At 2:00 am, General Shmuel Gonen called Adan and asked him if he could capture Suez in the two to two and half hours between dawn and the ceasefire. Adan answered that it depended on the Egyptian defenses in the town, but that he thought that at least part of the town could be taken. Gonen said: "Okay, if it's Beersheba, go ahead; if it's Stalingrad, don't do it!", referring to Operation Yoav and the Battle of Stalingrad, respectively. Adan gave his orders accordingly. Israel argued that the attack would not be a violation of the ceasefire if it was launched before 7:00 am, even if the battle continued after that hour, since the Arabs were the ones who chose when to start the war and when to call for a ceasefire. Israel also claimed that the ceasefire did not apply to "mopping up" operations that were altering the rear areas and not the front line. Intelligence knew of a commando battalion, two infantry battalions and an antitank missile company. Since Egyptian soldiers had been mostly surrendering during the previous two days, Adan assumed the defenders of Suez would not resist.
An armored brigade, under the command of Colonel Aryeh Keren, had set up its headquarters west of Suez. Keren was in charge of the attack and ordered Yossi Yoffe to lead the attack with his reserve paratroopers using nine captured Soviet APCs, and drive up the main street of the town. He said the confidence based on which he was being sent was groundless. He said he had only one small map and had seen no air photos and asked for time to draw a plan. Adan pressured Keren to capture Suez before the arrival of the observers, and Keren told Yoffe that "in the armored corps, we take our orders while we're on the move", and gave thirty minutes to organize. A tank battalion, under the command of Lieutenant-Colonel Nahum Zaken was to lead the attack with its own infantry detachment, while Yoffe was to follow and leave platoons to secure the intersections.
At 10:50 Zaken's column, stretched for over a mile, started moving up the main street, an extension of the Cairo-Suez highway. His battalion was divided into three groups, each containing eight tanks, each tank followed by an APC or halftrack. Zaken had three miles to go before reaching a large square on the bank of the Gulf of Suez. Along the way, he saw Egyptian soldiers, mostly unarmed, and some of them raised their hands in surrender when they saw the Israeli column. All the Israeli tank and APC commanders were standing in their turrets.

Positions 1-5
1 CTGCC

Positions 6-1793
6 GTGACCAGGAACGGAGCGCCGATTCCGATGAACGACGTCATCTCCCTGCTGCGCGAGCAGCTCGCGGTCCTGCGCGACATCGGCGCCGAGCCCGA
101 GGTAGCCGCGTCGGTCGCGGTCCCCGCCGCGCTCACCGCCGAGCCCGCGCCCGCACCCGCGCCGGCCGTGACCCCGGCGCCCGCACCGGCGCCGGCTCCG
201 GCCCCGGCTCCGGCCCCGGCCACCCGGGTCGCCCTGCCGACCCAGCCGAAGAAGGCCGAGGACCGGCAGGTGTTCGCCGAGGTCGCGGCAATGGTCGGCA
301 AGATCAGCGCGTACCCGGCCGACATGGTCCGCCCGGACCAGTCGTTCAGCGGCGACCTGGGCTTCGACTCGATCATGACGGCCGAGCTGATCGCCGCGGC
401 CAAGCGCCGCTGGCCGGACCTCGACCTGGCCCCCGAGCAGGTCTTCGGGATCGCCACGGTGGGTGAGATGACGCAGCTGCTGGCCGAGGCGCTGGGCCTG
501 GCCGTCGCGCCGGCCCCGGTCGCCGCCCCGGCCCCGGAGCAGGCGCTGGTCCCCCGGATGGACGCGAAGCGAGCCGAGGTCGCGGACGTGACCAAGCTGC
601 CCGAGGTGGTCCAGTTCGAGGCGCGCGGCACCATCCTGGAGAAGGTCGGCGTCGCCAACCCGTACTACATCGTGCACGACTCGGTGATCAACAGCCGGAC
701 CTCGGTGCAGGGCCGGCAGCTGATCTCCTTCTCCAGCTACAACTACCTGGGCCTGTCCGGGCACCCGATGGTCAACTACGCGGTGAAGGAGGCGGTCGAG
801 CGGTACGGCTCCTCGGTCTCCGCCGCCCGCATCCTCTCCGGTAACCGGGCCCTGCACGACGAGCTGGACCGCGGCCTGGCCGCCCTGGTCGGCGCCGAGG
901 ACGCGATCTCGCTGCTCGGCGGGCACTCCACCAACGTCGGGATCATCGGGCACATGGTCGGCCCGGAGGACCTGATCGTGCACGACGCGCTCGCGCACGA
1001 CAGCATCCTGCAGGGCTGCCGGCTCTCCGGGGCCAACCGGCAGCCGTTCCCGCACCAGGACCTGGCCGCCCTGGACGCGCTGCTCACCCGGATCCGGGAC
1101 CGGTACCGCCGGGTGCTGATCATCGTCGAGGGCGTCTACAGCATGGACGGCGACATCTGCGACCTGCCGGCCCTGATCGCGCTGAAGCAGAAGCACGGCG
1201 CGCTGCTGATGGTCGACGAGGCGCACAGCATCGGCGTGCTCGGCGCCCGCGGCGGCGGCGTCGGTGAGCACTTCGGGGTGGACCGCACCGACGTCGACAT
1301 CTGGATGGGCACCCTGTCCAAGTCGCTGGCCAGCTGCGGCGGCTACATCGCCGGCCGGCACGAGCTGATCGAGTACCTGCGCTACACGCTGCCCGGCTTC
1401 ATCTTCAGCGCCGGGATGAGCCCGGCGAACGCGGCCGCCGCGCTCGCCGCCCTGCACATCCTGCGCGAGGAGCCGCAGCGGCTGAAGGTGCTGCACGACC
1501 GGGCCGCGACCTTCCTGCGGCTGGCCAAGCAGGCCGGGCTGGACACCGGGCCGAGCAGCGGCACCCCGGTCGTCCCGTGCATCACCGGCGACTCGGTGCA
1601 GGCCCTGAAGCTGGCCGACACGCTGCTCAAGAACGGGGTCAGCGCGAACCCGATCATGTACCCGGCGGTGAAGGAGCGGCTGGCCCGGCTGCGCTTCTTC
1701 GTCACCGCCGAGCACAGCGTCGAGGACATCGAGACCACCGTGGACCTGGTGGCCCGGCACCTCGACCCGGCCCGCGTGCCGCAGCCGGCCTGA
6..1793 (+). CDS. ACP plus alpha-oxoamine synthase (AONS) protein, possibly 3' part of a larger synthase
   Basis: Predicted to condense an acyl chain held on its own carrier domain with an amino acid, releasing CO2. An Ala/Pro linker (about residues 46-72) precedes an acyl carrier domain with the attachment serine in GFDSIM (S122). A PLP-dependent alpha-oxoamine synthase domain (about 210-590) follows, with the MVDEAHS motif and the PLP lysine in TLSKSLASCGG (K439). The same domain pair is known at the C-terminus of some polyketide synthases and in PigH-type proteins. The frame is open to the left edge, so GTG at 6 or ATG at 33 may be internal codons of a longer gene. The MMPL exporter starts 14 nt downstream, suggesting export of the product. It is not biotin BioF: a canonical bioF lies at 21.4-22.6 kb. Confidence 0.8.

Meeting no resistance, the column reached the second intersection at the Al-Arba'een square. A member of the militia, Mahmoud 'Awad, fired two RPG rounds at the lead tank. One round caused superficial damage, and the other missed. Further ahead, the militia had set up another ambush. Ibrahim Suleiman, positioned in a hideout between Cinema Royal and Cinema Egypt, heard the explosions, and asked his comrade, Mohamed Sarhan, to prepare an RPG round. At a range of 12 meters, Suleiman fired his RPG, hitting the turret ring. The tank blew up, and its cannon tilted to the ground. Moments later, Sarhan fired an RPG round against the APC trailing the lead tank. The APC, carrying paratroopers inside, caught fire. At this point, masses of civilians and soldiers began moving towards the square from the adjacent buildings and from roads leading to the square. The column came to a halt, and began receiving heavy small arms fire, also coming under attack by hand grenades. Within minutes, twenty out of the twenty-four Israeli tank commanders were hit. The Israelis panicked, and began disembarking their vehicles and taking cover in nearby buildings. One group of soldiers tried to enter Cinema Royal, but were repulsed at the entrance. One of the APCs that were hit was carrying the brigade's intelligence group. The group abandoned the APC, and all nine men entered a nearby building, where they were presumably killed. The remainder of the battalion turned around to retreat, which was disorderly. The retreating forces came under attack by small arms, grenades and Molotov cocktails. Four tanks came up behind Sidi Al-Arba'een Mosque, but were ambushed by soldiers from the 19th Division, forcing the tanks to retreat.